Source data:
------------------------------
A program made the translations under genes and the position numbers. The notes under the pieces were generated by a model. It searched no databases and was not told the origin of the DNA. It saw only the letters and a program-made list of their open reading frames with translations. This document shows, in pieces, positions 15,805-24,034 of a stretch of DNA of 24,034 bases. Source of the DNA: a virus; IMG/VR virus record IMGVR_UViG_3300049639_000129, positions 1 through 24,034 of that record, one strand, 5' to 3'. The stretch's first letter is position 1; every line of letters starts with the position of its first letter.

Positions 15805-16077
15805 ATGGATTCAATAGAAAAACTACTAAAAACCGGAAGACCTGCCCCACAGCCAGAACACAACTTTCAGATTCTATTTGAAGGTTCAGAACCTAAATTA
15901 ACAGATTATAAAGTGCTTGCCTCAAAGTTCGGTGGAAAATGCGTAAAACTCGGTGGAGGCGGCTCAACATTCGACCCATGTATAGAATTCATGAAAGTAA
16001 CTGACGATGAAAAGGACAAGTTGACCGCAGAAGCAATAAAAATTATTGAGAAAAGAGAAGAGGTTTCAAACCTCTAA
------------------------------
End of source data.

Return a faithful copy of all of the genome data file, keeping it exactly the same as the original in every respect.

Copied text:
A program made the translations under genes and the position numbers. The notes under the pieces were generated by a model. It searched no databases and was not told the origin of the DNA. It saw only the letters and a program-made list of their open reading frames with translations. This document shows, in pieces, positions 15,805-24,034 of a stretch of DNA of 24,034 bases. Source of the DNA: a virus; IMG/VR virus record IMGVR_UViG_3300049639_000129, positions 1 through 24,034 of that record, one strand, 5' to 3'. The stretch's first letter is position 1; every line of letters starts with the position of its first letter.

Positions 15805-16077
15805 ATGGATTCAATAGAAAAACTACTAAAAACCGGAAGACCTGCCCCACAGCCAGAACACAACTTTCAGATTCTATTTGAAGGTTCAGAACCTAAATTA
15901 ACAGATTATAAAGTGCTTGCCTCAAAGTTCGGTGGAAAATGCGTAAAACTCGGTGGAGGCGGCTCAACATTCGACCCATGTATAGAATTCATGAAAGTAA
16001 CTGACGATGAAAAGGACAAGTTGACCGCAGAAGCAATAAAAATTATTGAGAAAAGAGAAGAGGTTTCAAACCTCTAA